When I was in elementary school in the 1960s and 1970s, my school principal was African American. I didn’t realize how groundbreaking that was at the time, for I was just a small girl, but looking back I am awestruck by the foresight that my school had in hiring a Black man to lead our school.

Both details – that he was African American and that he was male – are significant. So many educators were women and of course most were white.

Seeing a man of color in a powerful position, guiding children from the youngest, most impressionable ages through to adolescence, leaves an indelible mark on what matters and who should lead.

From my young vantage point, I didn’t see any of this, of course. I just saw a kind man who was nice to me and had a smile for every child in the building. I had no idea what a pioneer he was or that it was a landmark role for my community.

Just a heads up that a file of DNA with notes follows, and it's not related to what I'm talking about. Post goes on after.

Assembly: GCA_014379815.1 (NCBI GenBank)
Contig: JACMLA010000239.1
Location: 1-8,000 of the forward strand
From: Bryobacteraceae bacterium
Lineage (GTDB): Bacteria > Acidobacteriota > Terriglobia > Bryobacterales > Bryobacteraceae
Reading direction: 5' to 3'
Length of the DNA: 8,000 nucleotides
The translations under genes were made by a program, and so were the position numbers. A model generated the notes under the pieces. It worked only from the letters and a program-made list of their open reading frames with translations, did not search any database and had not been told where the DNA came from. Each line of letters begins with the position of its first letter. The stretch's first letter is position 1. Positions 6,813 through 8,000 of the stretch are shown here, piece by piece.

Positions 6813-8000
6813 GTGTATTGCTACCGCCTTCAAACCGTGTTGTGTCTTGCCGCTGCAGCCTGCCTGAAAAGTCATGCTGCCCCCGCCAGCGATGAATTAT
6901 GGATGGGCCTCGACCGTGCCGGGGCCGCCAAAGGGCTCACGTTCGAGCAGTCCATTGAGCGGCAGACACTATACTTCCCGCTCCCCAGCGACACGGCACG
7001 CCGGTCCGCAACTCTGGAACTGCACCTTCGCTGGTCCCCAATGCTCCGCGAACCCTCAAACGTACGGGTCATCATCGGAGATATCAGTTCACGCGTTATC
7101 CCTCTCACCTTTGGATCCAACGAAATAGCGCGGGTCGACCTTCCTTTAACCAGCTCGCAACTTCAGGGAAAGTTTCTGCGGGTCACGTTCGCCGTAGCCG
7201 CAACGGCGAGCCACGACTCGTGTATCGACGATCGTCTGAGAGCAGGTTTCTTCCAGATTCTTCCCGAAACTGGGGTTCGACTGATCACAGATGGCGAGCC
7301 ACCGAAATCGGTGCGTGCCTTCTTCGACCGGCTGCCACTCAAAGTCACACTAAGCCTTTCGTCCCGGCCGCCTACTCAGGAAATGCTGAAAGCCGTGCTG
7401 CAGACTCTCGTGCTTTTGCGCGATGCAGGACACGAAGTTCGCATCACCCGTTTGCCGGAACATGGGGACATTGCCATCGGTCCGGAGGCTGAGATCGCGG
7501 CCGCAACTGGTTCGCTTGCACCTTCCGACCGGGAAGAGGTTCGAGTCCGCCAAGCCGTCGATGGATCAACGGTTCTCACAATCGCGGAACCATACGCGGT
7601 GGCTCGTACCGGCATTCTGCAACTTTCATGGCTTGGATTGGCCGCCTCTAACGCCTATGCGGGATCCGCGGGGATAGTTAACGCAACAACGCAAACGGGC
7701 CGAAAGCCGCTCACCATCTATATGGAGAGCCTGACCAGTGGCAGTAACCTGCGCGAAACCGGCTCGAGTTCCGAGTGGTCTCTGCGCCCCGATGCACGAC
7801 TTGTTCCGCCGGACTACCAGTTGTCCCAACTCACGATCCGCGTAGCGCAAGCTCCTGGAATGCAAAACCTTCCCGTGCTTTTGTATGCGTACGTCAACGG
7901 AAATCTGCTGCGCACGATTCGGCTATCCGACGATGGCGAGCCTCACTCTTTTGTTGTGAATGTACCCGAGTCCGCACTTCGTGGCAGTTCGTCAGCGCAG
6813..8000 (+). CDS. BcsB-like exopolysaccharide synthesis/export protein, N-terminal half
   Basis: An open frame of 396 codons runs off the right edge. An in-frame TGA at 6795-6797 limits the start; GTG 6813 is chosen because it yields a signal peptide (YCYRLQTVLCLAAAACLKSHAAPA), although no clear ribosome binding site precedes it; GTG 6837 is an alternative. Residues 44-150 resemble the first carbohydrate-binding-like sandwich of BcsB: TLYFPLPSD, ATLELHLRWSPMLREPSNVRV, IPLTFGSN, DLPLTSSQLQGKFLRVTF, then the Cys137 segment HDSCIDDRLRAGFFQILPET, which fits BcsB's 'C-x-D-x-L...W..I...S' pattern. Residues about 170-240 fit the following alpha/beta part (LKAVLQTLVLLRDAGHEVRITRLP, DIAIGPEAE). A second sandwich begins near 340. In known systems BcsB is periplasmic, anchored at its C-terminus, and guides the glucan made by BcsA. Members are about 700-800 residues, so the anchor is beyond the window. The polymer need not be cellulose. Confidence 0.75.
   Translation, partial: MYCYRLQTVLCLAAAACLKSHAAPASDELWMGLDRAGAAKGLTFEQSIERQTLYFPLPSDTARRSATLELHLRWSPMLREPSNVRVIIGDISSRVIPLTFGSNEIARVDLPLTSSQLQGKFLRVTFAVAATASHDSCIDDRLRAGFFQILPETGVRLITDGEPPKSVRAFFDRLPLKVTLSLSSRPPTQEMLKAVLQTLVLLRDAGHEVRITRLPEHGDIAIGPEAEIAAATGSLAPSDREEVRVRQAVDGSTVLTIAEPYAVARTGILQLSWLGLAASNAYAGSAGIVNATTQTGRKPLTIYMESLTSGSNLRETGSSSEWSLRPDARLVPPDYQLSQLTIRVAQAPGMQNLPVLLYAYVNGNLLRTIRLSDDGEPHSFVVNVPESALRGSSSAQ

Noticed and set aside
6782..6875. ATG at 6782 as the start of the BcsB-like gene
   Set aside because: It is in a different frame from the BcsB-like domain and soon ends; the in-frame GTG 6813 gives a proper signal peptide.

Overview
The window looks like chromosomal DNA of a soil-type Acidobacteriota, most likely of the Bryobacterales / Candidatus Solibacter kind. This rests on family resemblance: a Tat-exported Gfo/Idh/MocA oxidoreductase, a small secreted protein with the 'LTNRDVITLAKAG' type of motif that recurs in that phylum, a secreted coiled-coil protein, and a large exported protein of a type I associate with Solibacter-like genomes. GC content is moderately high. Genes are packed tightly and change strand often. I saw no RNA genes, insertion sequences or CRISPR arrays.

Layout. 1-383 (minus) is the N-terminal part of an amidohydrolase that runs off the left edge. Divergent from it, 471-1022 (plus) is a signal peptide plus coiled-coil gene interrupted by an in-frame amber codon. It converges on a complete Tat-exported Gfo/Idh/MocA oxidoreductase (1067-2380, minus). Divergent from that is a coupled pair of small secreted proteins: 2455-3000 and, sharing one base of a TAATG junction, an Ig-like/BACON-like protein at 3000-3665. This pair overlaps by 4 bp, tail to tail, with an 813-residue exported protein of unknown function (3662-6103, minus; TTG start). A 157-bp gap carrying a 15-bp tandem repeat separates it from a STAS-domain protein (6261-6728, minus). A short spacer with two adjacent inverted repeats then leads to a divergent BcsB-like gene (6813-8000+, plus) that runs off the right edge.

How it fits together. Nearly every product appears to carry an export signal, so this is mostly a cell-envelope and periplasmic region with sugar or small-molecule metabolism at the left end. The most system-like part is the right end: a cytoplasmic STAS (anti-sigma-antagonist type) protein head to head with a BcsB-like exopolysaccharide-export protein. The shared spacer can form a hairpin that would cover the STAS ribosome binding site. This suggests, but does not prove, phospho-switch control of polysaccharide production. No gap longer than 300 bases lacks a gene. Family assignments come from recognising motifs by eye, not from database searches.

travel work

As I’ve become more educated on systemic racism, I can grow sad about the struggles we still see happening for black and brown people in America. Why does this continue to be? 


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I know all the intellectual and emotional reasons sociologists will cite, but deep down in my soul, I cannot understand it.

I sometimes feel like as an individual, I am so unable to make an impact or truly make lasting, tangible change in this area, at a high level. I’ll admit, sometimes I feel kind of helpless.

Of course, I could just resign myself to my little homogeneous bubble and go on with life. But I won’t. I can’t. I must do what I can to make even the slightest difference, in my profession, in my community, in my life.

It’s not who I am to ignore what is happening around me. This country needs righting, and I’ll do my part to make it happen.

Read more Family Law posts